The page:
Understanding how our genetic make-up is linked to our risk of developing a neurodegenerative disorder such as dementia, and how it influences disease progression, could be key to developing new treatments. However, the diseases that cause dementia are extremely complex, and to date we have only identified a few genes that can directly cause dementia. In fact, while it is estimated that 25% of people diagnosed with dementia have a strong family history, only 1% of people directly inherit a genetic mutation that causes early-onset dementia (symptoms appear before the age of 65). It is thought that there is a complex interplay between genetic, environmental and other risk factors in dementia.
One of the genes that can influence risk of late-onset Alzheimer’s disease (onset after the age of 65) is the Apolipoprotein E gene (ApoE). ApoE is a lipoprotein that is found in the liver and macrophages (a type of white blood cell), as well as the brain. In the brain ApoE is secreted by astrocytes and signals through specific receptors on nerve cells. ApoE is thought to play a role in the clearance of amyloid beta from the brain, as well as the regulation of lipid homeostasis, synaptic transmission, and inflammatory damage to the blood-brain barrier.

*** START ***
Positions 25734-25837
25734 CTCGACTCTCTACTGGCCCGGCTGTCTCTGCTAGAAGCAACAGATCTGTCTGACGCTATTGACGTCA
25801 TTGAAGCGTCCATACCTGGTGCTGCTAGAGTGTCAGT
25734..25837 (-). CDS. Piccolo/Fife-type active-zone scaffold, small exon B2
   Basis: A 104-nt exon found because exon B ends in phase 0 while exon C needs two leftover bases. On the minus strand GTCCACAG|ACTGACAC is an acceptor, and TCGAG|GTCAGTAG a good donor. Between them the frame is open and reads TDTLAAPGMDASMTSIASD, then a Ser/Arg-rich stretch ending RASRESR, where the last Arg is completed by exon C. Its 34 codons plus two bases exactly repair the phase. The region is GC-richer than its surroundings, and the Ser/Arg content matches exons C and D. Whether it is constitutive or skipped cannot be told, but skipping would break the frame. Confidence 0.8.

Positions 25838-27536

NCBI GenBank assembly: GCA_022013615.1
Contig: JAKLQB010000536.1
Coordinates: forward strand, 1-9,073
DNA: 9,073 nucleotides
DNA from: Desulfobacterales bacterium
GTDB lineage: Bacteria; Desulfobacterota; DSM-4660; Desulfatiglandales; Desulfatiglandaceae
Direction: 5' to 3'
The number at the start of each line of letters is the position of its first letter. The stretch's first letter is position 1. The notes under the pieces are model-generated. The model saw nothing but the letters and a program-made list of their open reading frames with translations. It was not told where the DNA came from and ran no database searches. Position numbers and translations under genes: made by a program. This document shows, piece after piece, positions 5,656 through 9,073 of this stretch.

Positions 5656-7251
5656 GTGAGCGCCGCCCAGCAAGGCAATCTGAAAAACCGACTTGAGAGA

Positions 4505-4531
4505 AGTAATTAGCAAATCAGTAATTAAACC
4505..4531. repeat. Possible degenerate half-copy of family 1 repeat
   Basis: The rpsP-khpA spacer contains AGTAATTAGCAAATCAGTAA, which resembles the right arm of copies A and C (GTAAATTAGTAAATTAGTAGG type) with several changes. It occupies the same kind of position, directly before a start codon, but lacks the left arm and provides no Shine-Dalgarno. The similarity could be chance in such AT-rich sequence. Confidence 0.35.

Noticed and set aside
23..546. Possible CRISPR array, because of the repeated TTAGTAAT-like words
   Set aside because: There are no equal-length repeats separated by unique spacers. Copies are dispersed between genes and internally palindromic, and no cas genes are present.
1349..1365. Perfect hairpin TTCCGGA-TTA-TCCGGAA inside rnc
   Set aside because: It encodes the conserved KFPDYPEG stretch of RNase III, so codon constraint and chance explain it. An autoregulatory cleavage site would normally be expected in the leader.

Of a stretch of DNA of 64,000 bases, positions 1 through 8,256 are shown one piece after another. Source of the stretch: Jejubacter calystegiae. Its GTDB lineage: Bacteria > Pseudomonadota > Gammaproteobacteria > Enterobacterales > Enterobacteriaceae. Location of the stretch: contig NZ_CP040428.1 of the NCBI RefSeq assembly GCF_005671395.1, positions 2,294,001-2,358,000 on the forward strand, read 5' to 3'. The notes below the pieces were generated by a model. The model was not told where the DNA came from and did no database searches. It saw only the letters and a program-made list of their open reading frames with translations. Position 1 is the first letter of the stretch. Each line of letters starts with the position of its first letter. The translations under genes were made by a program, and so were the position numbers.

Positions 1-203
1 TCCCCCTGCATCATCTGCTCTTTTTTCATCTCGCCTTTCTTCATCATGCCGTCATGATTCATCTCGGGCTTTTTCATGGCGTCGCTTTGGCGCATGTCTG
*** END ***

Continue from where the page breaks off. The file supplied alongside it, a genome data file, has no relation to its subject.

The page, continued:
Everyone has 2 copies of the ApoE gene, however, there are different types of ApoE: ApoE2, ApoE3 and ApoE4. These types are commonly referred to as alleles. The risk for developing Alzheimer’s disease depends on which combination of alleles one inherits.
ApoE2 is the rarest form, and it has been shown to have protective properties, and appears to reduce the risk of developing Alzheimer’s disease by about 40%. ApoE3, which is the most common allele, does not appear to influence the risk. The ApoE4 allele was discovered in 1993 and carrying one or two copies of ApoE4 increases the risk of developing Alzheimer’s disease by 3 to 12-fold relative to ApoE3 (Source). ApoE4 is present in 10 to 15% of people and is associated with an earlier disease onset with more severe pathology. Interestingly, its influence can vary across gender, age, race and nationality. If you would like to find out more about the genetics of Alzheimer’s disease, the National Institute of Aging provides an informative fact sheet on this topic. There is also a support group for carriers of the ApoE4 allele who are looking for more information or other people in the same situation.
Currently there are drugs in development that may change the physical structure of ApoE4 so that it behave more like ApoE2. An alternative approach is looking to use gene therapy to insert ApoE2 genes into brains of people with ApoE4 genes. Furthermore, researchers are investigating whether the ApoE genotype can affect the effects of drugs and other therapies in development for Alzheimer’s disease. You can find out more here.
Although it is clearly important to understand the genetic basis of diseases that cause dementia, it is important to remember that the ApoE4 allele is just one of many risk factors that affect our risk of getting Alzheimer’s disease. Clearly there are complex interactions at play, and factors beyond this genetic predisposition need to be considered when attempting to understand the underlying mechanisms.